Hall Brewing Co.

By Aron Johnson | Oct 03, 2016

Company Details

Aubrey Hall is taking a time-tested approach with his eponymous farmhouse brewery as he anticipates dynamic growth.

Before launching his namesake brewery, Hall obtained a degree in brewing sciences from University of California, Davis, in the late 1990s. He didn't start his own brewery for more than a decade, working instead as a firefighter. "I had applied for that and been waiting quite a few years," he says.

While fighting fires in Summit County, Colorado, his interest in brewing didn't waver. "I worked for a lot of different breweries, big guys, small guys, just kind of staying current," he says. "I decided I wanted to start my own thing."

He did just that in 2011 when he launched a true farmhouse brewery on the Front Range. Situated on seven rural acres southeast of Parker, Hall Brewing embraces a handcrafted, do-it-yourself attitude. It started with the construction of the brewery itself. "My dad and I hand-cut every board and every timber, everything but the trusses and the plywood are pretty much handmade," Hall says.

That same spirit comes through in his beers. Hall has four year-round beers as well as seasonal releases. The top seller is Juicy Peach Blonde; Hall says he's emulating Dry Dock Brewing's strategy with Apricot Blonde by making an accessible, entry-level beer that appeals to beer and wine drinkers alike. "We're pretty proud of that," he says.

Hall is working with brewing industry vet Adam Kimball. "Adam is my head of sales and marketing," Hall says. "He makes it all happen."

"I'm a firm believer you just put the beer where you want it," Kimball says. "We're not trying to be anything more than just a craft-centric brewery."

While the Juicy Peach Blonde is leading the way, the Golden Lager has proved to be a good bridge to beer drinkers who generally shy away from craft beers. "We're getting the Bud Light, the Coors Light, and the Miller drinkers drinking it," Hall says. "It's neat to convert some of those old-timers."

In addition to their own beers, Hall Brewing also produces private-label beers for Sanctuary Golf Course and the Brown Palace Hotel. For the Brown Palace, Hall uses all Colorado ingredients. "We use the Brown Palace's water," Hall says. "It comes out of a 720-foot well, it's the number-two well permit in the state. It's still pumping great water for the Brown Palace. We use Colorado malt. The hops are coming out of Canon City."

Future plans include launching a second brand of more experimental beers from Kimball. "Adam's a really good homebrewer and he helps me with some recipe formulation here," Hall says.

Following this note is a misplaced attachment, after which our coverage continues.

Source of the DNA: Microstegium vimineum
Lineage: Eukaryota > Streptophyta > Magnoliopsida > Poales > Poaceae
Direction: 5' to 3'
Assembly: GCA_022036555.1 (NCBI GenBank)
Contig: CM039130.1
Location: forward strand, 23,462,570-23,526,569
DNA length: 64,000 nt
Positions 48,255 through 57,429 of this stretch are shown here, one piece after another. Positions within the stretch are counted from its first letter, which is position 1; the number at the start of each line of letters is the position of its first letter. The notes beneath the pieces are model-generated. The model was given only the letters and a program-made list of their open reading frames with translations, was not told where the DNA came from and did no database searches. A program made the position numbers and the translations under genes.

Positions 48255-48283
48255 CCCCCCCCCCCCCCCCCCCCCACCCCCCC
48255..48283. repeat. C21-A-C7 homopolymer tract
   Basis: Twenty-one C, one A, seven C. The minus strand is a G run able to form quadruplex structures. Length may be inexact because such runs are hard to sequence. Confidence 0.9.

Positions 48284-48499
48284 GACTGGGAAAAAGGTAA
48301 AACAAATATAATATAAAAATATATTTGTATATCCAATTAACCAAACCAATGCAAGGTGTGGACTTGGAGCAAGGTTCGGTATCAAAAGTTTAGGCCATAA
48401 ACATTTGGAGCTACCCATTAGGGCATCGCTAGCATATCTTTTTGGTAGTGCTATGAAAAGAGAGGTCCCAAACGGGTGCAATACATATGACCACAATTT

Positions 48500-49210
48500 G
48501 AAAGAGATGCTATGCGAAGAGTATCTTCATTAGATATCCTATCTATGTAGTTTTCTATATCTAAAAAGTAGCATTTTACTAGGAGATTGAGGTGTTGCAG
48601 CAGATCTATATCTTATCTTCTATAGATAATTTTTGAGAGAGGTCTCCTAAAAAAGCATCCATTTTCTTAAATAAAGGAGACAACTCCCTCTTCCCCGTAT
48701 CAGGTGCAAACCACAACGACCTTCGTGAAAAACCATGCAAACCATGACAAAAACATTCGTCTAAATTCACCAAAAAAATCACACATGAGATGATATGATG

But Kimball remains focused on Hall Brewing for the time being. "We're still trying to dial in production, figure out brewhouse efficiencies," Kimball says. "We're still kind of young in those moving parts. We've got to get Hall up and running efficiently before we add any more faces to the lineup."

Favorite beers: Hall and Kimball both prefer Hall Brewing's Golden Lager. When it comes to drinking someone else's brews, Hall looks to Fort Collins. "There's a lot of good beers out there," he says. "Probably my go-to is Odell 90 Schilling." Kimball is a fan of WeldWerks Brewing in Greeley. "WeldWerks Juicy Bits," he says. "It's a New England-inspired IPA. It's delicious."

Challenges: Rising prices for ingredients. "The hops prices are what's killing us right now," Halls says. In addition to raw materials cost is the heavy competition. "The industry is saturated," says Kimball. "There's a lot of competition out there, particularly in the Denver metro area, but as an industry in general, just fighting for shelf space."

Opportunities: Growth. After brewing 780 barrels in 2015, Hall forecasts more than 1,000 barrels in 2016, then 3,500 in 2017. As production increases, Hall Brewing will expand distribution, Kimball says. "Right now, we have a footprint that we self-distribute. It's made up of the Parker Road corridor, from Castle Rock as far north as central Aurora. Phase two is going to be the Front Range and everything from Wyoming to Colorado Springs."

Direct sourcing represents another opportunity. "We are trying to go more local and direct," Hall says. "I'd rather go to hop growers direct and not go through third parties."

Needs: A production boost. "We're in this space where we're trying to balance distribution footprint with production," says Kimball. "The worst thing you can do is out-of-stock a customer."